The next couple of weeks will be a challenge for the Russian who will be aiming to defend his title at both the Paris Masters and ATP Finals. Looking further ahead, he hopes to one day dethrone Djokovic at the top of the rankings.

“The goal is to win more Slams, become world №1 and be in the top for many more years. For this I train and will continue to do it with even greater dedication,” Medvedev stated. “But again, the main goal is to improve and be demanding of yourself. It’s impossible to win everything, no one won 60 matches in a row, but if you play well, there will be victories.”

However, one obstacle in Medvedev’s way continues to be the Big Three who are a trio made up of Djokovic, Rafael Nadal and Roger Federer that has dominated the men’s Tour in recent years.

“Like everything in life, their dominance will also pass,” he commented. “Roger and Rafa finished the season early, they had injuries, they didn’t play the US Open, that’s a fact. But still, out of the last 20 “slams” 17 or 18 were taken by those three guys. The three of them are the greatest tennis players in history. Due to the fact that they are getting old, it became a little easier for us to play with them, in this regard we were lucky.”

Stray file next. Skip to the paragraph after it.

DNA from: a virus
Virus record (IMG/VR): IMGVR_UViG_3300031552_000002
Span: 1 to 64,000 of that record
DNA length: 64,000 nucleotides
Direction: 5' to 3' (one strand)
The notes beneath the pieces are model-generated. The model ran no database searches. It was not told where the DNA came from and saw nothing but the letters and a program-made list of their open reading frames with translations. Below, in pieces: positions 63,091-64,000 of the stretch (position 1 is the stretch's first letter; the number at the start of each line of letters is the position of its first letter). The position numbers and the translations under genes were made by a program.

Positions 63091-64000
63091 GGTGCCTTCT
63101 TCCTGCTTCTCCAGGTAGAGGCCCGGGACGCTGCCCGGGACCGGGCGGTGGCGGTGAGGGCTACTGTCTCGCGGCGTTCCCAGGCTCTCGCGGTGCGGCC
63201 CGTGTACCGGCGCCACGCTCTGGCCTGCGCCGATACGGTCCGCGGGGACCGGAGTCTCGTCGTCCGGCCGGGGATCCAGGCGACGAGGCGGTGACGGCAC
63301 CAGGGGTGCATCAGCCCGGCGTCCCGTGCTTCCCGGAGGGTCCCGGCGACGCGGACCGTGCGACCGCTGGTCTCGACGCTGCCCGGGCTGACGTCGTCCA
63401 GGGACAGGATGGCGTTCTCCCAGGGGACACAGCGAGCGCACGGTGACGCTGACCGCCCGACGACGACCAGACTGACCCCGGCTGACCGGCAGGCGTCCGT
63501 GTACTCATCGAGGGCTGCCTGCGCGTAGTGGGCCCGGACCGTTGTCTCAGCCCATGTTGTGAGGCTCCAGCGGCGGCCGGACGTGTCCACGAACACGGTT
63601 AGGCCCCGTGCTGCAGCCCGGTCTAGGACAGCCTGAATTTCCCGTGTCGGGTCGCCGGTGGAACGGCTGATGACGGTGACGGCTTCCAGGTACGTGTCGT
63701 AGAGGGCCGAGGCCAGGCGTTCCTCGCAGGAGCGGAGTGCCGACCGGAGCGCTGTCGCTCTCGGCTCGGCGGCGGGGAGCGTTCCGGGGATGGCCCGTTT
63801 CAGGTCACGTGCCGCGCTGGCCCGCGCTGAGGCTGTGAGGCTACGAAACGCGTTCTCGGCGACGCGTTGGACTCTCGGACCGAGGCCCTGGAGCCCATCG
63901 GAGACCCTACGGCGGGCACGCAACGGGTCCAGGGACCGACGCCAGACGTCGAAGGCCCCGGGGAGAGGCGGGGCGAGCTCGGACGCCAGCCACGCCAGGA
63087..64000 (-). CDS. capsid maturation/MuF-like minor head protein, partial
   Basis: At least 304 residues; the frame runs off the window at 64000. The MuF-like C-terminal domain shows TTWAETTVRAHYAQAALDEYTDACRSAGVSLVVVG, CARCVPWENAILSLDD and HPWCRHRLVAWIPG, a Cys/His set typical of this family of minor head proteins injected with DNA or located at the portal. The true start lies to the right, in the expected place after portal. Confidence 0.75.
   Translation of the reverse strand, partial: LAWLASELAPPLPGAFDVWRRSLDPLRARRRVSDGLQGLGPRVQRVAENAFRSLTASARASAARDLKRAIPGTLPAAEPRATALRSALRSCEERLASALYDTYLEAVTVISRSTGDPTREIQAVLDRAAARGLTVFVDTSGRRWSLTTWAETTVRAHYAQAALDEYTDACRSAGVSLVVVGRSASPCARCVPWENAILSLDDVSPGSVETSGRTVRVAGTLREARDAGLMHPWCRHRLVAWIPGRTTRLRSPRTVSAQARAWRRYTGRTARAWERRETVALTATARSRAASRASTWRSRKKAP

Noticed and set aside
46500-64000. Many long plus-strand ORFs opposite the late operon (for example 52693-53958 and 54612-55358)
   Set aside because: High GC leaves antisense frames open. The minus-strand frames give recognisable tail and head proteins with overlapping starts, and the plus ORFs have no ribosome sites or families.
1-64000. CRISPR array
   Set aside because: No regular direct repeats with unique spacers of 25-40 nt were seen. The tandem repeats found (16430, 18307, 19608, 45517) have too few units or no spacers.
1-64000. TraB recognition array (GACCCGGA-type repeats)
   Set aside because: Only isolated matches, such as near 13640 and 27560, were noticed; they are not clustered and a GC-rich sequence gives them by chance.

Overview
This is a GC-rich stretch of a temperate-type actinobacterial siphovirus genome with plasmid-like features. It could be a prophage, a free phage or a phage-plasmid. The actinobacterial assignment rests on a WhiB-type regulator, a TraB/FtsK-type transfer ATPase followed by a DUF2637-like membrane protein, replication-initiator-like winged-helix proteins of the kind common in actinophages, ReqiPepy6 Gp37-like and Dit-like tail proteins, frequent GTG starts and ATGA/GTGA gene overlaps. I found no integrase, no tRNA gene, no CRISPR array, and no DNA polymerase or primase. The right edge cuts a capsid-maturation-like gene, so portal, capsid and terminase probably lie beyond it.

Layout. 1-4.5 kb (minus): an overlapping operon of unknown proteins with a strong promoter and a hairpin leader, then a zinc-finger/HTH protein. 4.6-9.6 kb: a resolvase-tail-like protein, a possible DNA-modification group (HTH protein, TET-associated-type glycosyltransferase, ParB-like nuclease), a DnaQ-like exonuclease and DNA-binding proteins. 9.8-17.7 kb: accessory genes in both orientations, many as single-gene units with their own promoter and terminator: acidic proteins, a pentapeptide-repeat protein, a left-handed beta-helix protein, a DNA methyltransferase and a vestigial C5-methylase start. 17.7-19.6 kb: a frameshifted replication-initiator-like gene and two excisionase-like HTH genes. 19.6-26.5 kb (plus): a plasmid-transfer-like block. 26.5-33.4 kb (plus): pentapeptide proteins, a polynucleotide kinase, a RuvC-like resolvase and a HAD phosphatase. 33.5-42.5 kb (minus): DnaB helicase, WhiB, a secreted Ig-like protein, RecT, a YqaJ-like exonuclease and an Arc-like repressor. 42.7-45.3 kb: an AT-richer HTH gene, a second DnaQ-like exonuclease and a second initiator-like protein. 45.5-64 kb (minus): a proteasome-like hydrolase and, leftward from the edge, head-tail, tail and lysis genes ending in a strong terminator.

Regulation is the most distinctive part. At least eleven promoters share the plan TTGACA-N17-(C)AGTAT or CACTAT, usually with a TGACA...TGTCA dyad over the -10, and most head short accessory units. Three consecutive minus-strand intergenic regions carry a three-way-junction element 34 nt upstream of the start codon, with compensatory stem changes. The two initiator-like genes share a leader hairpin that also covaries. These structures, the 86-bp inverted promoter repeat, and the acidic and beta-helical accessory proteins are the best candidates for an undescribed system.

Medvedev is currently 1800 points behind Djokovic in the ATP rankings.

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Andy Murray Blasts Own Performance Following Antwerp Exit

The Brit was far from happy about his latest match in Austria.




Andy Murray (image via https://twitter.com/EuroTennisOpen)

Former world No.1 Andy Murray said he had a ‘poor attitude’ during his second round defeat at the European Open on Thursday.


The three-time Grand Slam champion was knocked out of the tournament in straight sets by second seed Diego Schwartzman who prevailed 6-4, 7-6(6). Murray started the match on good footing by opening up a 4-1 lead before losing five games in a row. The second set was a closer encounter between the two as they exchanged breaks before the Agretianian edged his way to the victory in the tiebreak.

“Mentally, today (Thursday) I was poor,” Murray told reporters after the match. “My attitude was poor on the court and those are two things you can control. If they’re not there, that also will make the decision-making harder.